Offshore Physical Environmental Guidelines
6.0 Training

6.0 Training
6.1 Meteorologist
6.2 Weather Observer
6.2.1 Aviation Weather Observer
6.2.2 Marine Weather Observer
6.3 Ice Observer
6.4 Oceanographer

6.0 Training

6.1 Meteorologist

Only a Meteorologist can issue, modify or interpret offshore weather and sea state forecasts.

An Operator should ensure that a Meteorologist:

  • Holds a university-level degree of equivalent;
  • Has an appropriate level of knowledge of mathematics, physics, chemistry and computer science;
  • Has completed an appropriate level of In house training at MSC or with a Weather Forecasting Contractor;
  • Receives periodic and ongoing training in data and guidance assessment, and forecasting techniques; and,
  • Receives periodic and ongoing training in the Operator's Contingency and Response Plans.

An Operator should ensure that its Weather Forecasting Contractor's in-house training program has been developed in consultation with MSC,

Marine meteorologists should have specialized training in the interpretation and limitations of numerical models (atmospheric and oceanographic) and forecasting techniques used in marine meteorology, sea state forecasting, and (as appropriate) forecasting in the marginal ice zone. Understanding of local weather and oceanographic features and patterns is highly desirable.

Aviation meteorologists (if required by the operator), should have the specialized training in aircraft icing, turbulence, other hazardous phenomena, meteorological aspects of flight planning, definitions, procedures for meteorological services for international air navigation, air traffic services, aerodromes, operation of aircraft, aeronautical information services, aeronautical telecommunications, WMO and ICAO documentation.

6.2 Weather Observer

The Operator is responsible to ensure the weather observer is competent and trained to make observations accurately and to code the resulting reports within the time allotted [1]. The observers must have completed training provided by a Weather Observer Instructor. Only trained observers can take marine or aviation weather observations.

The Operator should:

  • Establish and document standards and methods for training;
  • Maintain detailed training records for each trained person and provide each person with evidence of qualifications;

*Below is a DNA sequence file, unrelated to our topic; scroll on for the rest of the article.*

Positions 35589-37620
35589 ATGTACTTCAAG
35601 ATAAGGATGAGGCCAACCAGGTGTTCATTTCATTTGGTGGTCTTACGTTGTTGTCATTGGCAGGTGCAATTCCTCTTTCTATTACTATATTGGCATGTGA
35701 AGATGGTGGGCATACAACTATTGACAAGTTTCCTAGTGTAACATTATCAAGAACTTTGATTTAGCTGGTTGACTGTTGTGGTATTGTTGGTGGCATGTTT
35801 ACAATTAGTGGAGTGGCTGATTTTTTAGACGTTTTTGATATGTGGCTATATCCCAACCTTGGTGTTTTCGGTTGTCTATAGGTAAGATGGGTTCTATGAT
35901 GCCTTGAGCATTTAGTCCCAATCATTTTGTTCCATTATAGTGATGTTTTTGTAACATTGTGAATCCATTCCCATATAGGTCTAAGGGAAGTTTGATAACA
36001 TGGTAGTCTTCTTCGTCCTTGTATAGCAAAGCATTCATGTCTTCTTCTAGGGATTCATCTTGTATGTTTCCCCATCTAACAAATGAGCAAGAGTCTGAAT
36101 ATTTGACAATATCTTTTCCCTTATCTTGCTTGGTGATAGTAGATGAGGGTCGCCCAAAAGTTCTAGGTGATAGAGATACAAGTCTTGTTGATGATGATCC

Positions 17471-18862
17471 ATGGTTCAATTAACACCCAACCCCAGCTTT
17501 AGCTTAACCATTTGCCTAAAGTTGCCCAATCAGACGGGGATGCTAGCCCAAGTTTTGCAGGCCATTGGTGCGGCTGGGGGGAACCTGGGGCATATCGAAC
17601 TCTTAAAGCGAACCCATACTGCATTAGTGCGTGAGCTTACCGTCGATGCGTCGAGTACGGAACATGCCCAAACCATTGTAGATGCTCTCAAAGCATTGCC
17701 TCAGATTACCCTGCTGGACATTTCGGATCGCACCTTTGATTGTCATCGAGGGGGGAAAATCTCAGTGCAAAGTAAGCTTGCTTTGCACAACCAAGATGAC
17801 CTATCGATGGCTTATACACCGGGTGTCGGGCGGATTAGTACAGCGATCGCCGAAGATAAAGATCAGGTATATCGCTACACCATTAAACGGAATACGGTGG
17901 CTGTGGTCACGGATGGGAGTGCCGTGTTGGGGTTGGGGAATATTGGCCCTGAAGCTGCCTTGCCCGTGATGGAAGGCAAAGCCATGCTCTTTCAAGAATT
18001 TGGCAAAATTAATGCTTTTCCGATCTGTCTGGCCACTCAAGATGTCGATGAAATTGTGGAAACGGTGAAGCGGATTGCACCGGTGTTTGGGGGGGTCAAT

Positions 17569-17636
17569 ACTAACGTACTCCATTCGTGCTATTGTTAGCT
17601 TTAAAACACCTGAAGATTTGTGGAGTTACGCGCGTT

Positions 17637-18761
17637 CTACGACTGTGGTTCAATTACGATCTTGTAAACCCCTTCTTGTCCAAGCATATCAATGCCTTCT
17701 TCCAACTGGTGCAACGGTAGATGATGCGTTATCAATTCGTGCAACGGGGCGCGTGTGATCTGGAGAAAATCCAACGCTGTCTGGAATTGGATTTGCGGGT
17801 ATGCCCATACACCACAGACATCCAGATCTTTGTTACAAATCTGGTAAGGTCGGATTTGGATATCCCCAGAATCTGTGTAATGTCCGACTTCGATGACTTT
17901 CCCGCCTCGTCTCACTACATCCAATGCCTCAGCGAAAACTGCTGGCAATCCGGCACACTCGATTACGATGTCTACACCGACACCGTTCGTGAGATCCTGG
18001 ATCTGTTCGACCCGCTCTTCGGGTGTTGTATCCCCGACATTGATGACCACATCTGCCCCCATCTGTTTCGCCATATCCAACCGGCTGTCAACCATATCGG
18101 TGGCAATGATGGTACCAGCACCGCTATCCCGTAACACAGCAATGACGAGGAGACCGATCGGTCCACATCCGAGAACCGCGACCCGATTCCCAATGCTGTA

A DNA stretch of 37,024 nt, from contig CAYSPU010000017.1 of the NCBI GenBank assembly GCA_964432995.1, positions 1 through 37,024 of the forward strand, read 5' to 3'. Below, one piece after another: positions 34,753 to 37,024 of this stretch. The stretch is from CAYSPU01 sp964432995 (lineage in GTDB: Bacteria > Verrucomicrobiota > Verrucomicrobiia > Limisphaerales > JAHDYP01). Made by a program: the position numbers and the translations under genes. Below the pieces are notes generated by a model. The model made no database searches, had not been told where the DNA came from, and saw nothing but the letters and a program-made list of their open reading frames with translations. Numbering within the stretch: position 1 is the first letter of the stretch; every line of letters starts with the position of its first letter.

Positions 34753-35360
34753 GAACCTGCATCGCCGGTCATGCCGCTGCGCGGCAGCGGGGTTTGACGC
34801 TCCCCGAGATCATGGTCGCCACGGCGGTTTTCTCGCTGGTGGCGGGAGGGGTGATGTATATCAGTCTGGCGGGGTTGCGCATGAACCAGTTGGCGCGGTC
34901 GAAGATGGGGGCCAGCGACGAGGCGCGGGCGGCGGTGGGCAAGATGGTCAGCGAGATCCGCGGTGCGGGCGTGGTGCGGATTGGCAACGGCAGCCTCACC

• Determine and set limitations on the tasks to be performed by personnel based on their training and demonstrated competence;

Should there be a requirement for an offshore weather observer to provide interpretive weather briefings, the Operator must ensure that the weather observer is suitably trained and qualified for these specific tasks. Otherwise, interpretation of meteorological forecasts and/or weather charts will be performed by a qualified meteorologist.

If the use of oceanographic equipment is necessary to properly prepare weather reports, the Operator should ensure that observers are trained appropriately for the equipment used on the installation.

6.2.1 Aviation Weather Observer

The Operator should consult with the Transport Canada regional office to ensure that the curriculum for the aviation weather observer training meets regulatory requirements regarding content, length of course and qualifications of weather observer trainers. TC can also provide documentation stating that the approach being taken meets the requirements subject to future audit and inspection. The MSC National Weather Observer Training Standard - Course Syllabus [10] could be used as a model for designing courses for offshore use. The training course should include, at a minimum, appropriate:

  • Aviation observing program management;
  • Quality assurance;
  • Specification, calibration and maintenance of equipment;
  • Observer-use of equipment;
  • Aviation observing procedures;
  • Reporting procedures;
  • Data archiving procedures;

and provide for the testing and qualification of course participants.

6.2.2 Marine Weather Observer

Operators should ensure that personnel undertaking marine weather observations are trained in a manner suitable for the intended area of operations. Marine observing training should include appropriate:

  • Marine weather monitoring program management;
  • Quality assurance;
  • Specification, calibration and maintenance of equipment;
  • Observer-use of equipment;
  • Weather, sea state and ice observing procedures;
  • Reporting procedures;
  • Data archiving procedures.

6.3 Ice Observer

An Operator should ensure that each Ice Observer is trained in:

  • all aspects and elements of the Operator's Ice Management Plan;
  • the relevant terminology, observations, ice chart, and ice and iceberg reporting messages chapters of MANICE [3] and MANMAR [5];
  • ice monitoring, tracking and deflection techniques;
  • ice characterization and reporting (including ice codes);
  • the use of radar for ice detection; and,
  • in radio communication.

6.4 Oceanographer

An Oceanographer is a graduate of a specified program in oceanographic studies at a recognized university. An Operator should ensure that analytical services related to oceanographic reports (Section 8.3.3) are provided by an Oceanographer.

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